“It’s a good thing,” she says of her speeded-up associate’s degree. “Without it, I would probably just be working. It gives me plans and hope.”

This story was produced by The Hechinger Report, a nonprofit, nonpartisan education-news outlet affiliated with Teachers College, Columbia University.

TIME Education

Vets Want Class Credit For Military Skills

Benny Lloyd Veteran Student
Benny Lloyd, U.S. Navy veteran and nursing student at University of South Florida. University of South Florida

A growing number of military veterans are wondering why they don't get class credit for the skills they acquired in uniform. As their numbers increase with the war in Afghanistan winding down, states are questioning if vets are being deprived of an earned head start

When Benny Lloyd enrolled in nursing school at the University of South Florida, the Navy veteran brought with him the experience of having been a search-and-rescue swimmer, trained to provide life-saving medical care in some of the most challenging situations.

“Looking at the kids next to me, I knew I was going to smoke these kids,” said Lloyd, who was 35 at the time. “I had a competitive advantage.”

But while he may have had a head start over 18-year-old classmates right out of high school, Lloyd got no academic credit for it. He had to slog along with them through introductory courses in anatomy and physiology, the fundamentals of nursing care, and how to conduct physical examinations, among other subjects. The only benefit of his time in the military that the university conferred was to recognize his basic training by tossing him two credits for phys-ed.

Lloyd, now 39, completed his degree and is on his way to a earning a master’s next year. Those are the kinds of credentials required to get civilian nursing jobs. But it took him longer than it needed to, in part because universities and colleges give veterans so little credit for their military training and experience—even though the skills they’ve learned, in fields like nursing and law enforcement, are in high demand, and even as more are being discharged into a persistently soft employment market. Some 684,000 veterans are unemployed, according to the Bureau of Labor Statistics.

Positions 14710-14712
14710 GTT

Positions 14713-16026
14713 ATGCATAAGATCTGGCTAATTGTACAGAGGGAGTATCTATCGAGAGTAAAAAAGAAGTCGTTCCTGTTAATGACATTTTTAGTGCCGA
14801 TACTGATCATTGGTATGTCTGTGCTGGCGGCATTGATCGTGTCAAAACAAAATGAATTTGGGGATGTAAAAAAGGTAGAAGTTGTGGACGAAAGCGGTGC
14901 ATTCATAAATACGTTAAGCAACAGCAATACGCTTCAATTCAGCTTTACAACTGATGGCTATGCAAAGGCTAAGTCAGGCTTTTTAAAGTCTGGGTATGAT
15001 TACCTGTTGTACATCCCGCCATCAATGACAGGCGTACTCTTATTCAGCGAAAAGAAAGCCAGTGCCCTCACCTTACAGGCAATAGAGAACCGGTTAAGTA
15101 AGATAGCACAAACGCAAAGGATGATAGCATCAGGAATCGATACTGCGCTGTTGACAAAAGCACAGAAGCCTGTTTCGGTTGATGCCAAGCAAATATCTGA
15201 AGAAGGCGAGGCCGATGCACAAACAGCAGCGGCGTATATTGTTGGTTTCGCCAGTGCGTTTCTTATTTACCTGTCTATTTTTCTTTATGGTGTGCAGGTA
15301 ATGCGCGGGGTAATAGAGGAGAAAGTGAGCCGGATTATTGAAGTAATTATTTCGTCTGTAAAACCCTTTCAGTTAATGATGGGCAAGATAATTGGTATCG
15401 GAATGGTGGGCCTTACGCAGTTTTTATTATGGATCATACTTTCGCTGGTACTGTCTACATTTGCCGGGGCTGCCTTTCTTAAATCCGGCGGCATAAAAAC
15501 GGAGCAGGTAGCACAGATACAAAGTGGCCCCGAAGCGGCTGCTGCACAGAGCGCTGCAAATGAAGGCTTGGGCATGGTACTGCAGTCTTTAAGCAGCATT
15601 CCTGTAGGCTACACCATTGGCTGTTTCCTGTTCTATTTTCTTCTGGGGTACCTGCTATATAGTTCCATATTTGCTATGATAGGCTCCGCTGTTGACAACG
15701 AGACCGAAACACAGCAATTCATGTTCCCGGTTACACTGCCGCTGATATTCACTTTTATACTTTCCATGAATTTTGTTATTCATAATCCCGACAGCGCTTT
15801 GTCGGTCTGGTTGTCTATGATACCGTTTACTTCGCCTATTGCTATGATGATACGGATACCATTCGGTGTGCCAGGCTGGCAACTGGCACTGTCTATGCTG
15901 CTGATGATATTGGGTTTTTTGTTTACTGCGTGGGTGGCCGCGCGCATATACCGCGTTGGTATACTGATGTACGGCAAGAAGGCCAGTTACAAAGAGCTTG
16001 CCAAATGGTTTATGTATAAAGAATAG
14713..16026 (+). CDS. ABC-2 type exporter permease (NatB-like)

Getting so little class credit for so many skills learned on the battlefield has long frustrated America’s military veterans. Now it threatens to delay or derail the education of a growing number of veterans: Officials say they’re bracing for an influx of servicemembers seeking education benefits as U.S. troops leave Afghanistan. More than a million veterans are receiving education benefits, the Veterans Administration reports, which is already up almost double from about 564,000 in 2009, before the military drawdown.

But things are slowly starting to change. Lawmakers in Washington state have unanimously voted to make public universities and colleges give academic credit to veterans for military training, and the governor has signed the measure into law. A similar bill is under consideration in Michigan. In Ohio, Gov. John Kasich has proposed requiring that veterans’ experience be taken into account not only for academic credit at that state’s public institutions, but for professional licenses.

“If you can drive a truck from Kabul to Kandahar, Afghanistan, don’t you think you should be able to drive a truck from Columbus to Cleveland?” Kasich asked in his state-of-the-state address.

In addition to time, the problem is costing veterans money to pay for courses about subjects they already know, often subsidized by taxpayers through GI Bill benefits that have totaled nearly $35 billion since 2009.

“It’s frustrating,” said Will Hubbard, a Marine Corps veteran and vice president of Student Veterans of America, or SVA, which is pushing universities to change this. “Some schools may say they’re veteran friendly, and that could be true. Could they be more veteran friendly? Absolutely.”